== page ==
Use Pricing For RF, Microstock

Posted on 6/30/2008 by Jim Pickerell | Printable Version | Comments (1)

One of the biggest hurdles traditional RF and Microstock sellers face when confronted with the idea of switching from an RF pricing structure to a use-based one is how to explain such a switch to customers who've been told one price fits all and not to worry about usage.

The original purpose of extremely low pricing was to service customers who need images but can't afford traditional prices. In recent years, we've discovered there are a tremendous number of such customers, but not enough to offset the dramatic discounts currently offered. Now, the challenge is to supply these new customers with a greater variety and quality of images, along with top quality service, and still maintain low prices.

Image users range from students preparing a school report or building a personal Web site to companies using images to advertise their products. Any given image may be of interest to all classes of customers.

The one price fits all strategy is unfair to the vast majority of microstock customers who make very small uses of the images they purchase. If prices are raised across-the-board in order to provide a more comprehensive service, many of the smallest users will be priced out. This is exactly what happened with traditional RF, which originally started out as a service to small users for personal purposes, but has become much too expensive for such users. Thus, one of the industry's goals is to continue to price small, personal uses at a level the target group of customers can afford. <p>

On the other hand, a small percentage of customers want to use pictures in magazines, books and ads. If they are charged the same as small users, these commercial customers receive a tremendous price break, considering the value they receive from use of the image. In effect, the small users end up subsidizing the large commercial customers, and over time, this strategy will limit the variety of imagery available to everyone.

However, if commercial users are charged prices consistent with the value they receive and what they can afford, it will be possible to maintain low pricing for those with minimal budgets and still build the collections in terms of variety and quality.

RF has never meant that images were free. It simply means that for one fee, the customer gets the unlimited right to use the image forever. With a use-based pricing structure, it is still possible to purchase unlimited rights. However, since most buyers have relatively small and very specific intended uses for the images they purchase, they can get substantial discounts below the "unlimited use" price by only paying for their intended use.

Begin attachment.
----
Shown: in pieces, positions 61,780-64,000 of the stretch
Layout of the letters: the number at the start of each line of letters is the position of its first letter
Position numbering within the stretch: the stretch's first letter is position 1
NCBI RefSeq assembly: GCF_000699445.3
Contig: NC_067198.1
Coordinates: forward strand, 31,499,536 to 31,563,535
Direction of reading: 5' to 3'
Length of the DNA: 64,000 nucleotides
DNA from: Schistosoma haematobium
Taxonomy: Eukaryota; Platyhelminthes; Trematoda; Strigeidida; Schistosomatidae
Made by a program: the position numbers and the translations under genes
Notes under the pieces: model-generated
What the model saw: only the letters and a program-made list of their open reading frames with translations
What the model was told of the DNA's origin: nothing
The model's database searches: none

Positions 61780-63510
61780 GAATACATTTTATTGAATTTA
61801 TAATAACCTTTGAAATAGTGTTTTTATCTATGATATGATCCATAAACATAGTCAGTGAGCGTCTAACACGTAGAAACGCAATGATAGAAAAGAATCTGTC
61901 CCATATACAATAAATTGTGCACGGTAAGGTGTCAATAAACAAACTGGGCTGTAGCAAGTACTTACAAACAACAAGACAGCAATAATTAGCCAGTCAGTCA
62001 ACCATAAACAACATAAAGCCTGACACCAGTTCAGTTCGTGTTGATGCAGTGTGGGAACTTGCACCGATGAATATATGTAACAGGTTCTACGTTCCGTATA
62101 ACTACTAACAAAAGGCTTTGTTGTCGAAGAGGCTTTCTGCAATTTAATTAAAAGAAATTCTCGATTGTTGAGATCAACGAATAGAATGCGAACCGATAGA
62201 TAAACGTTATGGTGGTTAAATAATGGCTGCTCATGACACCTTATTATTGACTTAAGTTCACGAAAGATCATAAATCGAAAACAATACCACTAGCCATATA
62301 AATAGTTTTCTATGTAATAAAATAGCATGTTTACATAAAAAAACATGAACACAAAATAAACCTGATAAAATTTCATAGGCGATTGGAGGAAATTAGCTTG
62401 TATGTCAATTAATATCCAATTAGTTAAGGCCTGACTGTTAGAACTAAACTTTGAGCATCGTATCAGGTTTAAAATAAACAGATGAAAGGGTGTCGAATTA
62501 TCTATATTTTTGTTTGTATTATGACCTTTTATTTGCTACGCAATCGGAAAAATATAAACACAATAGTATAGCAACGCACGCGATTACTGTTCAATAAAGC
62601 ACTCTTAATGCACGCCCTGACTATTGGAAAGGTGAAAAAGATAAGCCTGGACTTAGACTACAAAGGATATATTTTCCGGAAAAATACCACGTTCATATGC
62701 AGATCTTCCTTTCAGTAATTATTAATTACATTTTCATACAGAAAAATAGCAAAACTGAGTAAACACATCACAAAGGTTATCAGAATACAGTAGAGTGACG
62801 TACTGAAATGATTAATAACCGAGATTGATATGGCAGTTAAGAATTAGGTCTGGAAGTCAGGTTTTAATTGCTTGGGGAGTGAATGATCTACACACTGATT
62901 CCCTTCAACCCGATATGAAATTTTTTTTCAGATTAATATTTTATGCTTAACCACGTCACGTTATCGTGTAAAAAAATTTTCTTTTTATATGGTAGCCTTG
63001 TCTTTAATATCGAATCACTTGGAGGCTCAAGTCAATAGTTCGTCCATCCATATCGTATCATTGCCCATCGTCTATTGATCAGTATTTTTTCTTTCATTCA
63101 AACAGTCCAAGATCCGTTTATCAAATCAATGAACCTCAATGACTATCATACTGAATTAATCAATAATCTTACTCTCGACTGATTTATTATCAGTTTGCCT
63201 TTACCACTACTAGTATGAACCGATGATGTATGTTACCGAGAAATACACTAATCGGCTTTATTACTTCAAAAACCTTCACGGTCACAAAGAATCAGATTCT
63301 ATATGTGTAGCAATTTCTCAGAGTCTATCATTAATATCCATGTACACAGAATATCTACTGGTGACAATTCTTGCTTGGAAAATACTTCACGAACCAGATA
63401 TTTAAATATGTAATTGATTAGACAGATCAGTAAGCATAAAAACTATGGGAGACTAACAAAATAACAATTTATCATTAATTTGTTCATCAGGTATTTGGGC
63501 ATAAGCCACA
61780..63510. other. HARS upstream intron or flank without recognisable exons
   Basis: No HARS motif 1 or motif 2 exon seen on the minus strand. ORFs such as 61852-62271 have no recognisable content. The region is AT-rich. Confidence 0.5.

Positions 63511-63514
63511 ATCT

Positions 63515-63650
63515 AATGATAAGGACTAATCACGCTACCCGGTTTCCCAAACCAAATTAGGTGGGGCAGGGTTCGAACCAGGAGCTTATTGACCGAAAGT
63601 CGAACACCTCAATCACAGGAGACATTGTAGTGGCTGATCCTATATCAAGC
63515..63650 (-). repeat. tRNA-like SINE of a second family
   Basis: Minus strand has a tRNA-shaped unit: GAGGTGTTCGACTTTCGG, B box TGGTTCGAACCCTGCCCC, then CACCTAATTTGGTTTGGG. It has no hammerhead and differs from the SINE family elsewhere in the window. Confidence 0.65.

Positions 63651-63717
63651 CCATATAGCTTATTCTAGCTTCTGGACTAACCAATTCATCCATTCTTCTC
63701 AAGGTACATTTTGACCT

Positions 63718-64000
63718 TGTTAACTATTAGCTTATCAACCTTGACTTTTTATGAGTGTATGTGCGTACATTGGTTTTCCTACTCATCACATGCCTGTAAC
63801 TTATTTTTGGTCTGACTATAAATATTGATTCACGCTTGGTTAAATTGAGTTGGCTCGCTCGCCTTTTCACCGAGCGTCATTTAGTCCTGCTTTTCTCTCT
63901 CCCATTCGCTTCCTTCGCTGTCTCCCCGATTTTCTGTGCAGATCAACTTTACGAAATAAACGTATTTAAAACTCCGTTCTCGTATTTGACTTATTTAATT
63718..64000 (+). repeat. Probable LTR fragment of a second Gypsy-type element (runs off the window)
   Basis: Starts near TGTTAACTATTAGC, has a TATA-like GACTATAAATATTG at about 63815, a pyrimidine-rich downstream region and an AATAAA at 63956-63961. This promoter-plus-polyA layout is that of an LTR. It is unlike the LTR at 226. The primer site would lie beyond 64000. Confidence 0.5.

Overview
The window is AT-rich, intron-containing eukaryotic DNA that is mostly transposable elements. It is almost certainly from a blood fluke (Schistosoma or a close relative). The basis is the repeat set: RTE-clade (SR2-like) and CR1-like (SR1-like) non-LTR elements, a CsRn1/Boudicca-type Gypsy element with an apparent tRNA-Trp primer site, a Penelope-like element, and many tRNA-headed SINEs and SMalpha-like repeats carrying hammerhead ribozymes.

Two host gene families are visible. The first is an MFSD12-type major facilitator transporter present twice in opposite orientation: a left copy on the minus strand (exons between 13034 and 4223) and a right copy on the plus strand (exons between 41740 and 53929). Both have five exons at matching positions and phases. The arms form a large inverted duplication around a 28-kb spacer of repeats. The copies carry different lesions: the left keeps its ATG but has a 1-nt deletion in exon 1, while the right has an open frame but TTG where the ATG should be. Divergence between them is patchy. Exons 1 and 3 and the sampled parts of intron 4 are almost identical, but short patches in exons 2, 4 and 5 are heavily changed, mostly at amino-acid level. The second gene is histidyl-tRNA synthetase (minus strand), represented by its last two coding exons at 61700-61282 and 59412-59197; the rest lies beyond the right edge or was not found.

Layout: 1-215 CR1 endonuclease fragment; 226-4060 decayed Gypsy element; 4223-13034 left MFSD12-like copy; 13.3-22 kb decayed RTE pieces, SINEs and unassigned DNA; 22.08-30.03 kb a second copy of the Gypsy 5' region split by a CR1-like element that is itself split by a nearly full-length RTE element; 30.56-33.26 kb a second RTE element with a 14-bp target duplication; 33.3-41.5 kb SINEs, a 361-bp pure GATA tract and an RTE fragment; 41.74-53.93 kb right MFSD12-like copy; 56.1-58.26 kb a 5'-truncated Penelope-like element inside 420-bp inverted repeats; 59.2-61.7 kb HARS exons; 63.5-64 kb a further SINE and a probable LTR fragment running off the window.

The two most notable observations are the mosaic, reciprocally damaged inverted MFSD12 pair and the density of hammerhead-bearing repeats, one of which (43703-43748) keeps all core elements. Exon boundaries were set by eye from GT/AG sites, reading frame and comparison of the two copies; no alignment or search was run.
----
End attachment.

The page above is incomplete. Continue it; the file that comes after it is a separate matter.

The industry's goal is to find price points that all users can afford, that are fair to everyone and will not price some users out of the market.

Copyright © 2008 Jim Pickerell. The above article may not be copied, reproduced, excerpted or distributed in any manner without written permission from the author. All requests should be submitted to Selling Stock at 10319 Westlake Drive, Suite 162, Bethesda, MD 20817, phone 301-461-7627, e-mail: wvz@fpcubgbf.pbz

Jim Pickerell is founder of, an online newsletter that publishes daily. He is also available for personal telephone consultations on pricing and other matters related to stock photography. He occasionally acts as an expert witness on matters related to stock photography. For his current curriculum vitae go to:  


  • Don Farrall Posted Jul 1, 2008
    The problem with licensing models is policing the use. People are not inherently honest, they are inherently cheap. And I take exception with the statement "most buyers have relatively small and very specific intended uses". Maybe most microstock users, but not traditional stock users. From an ad agency standpoint usage often migrates across many end uses that were not initially anticipated. These buyers don't like having to go back and pay more, and many don't, and in many cases this happens with out malicious intent, the images just gets passed around. This is the appeal of RF, once they have it in their system they can use it as much or as little as they want. I too would like to see higher prices being paid for the use of microstock when the application warrants it. I am not sure what the answer is, but at the moment the pendulum is in favor of the masses and I agree with the statement "In effect, the small users end up subsidizing the large commercial customers, and over time, this strategy will limit the variety of imagery available to everyone." this is already happening.

    Don Farrall

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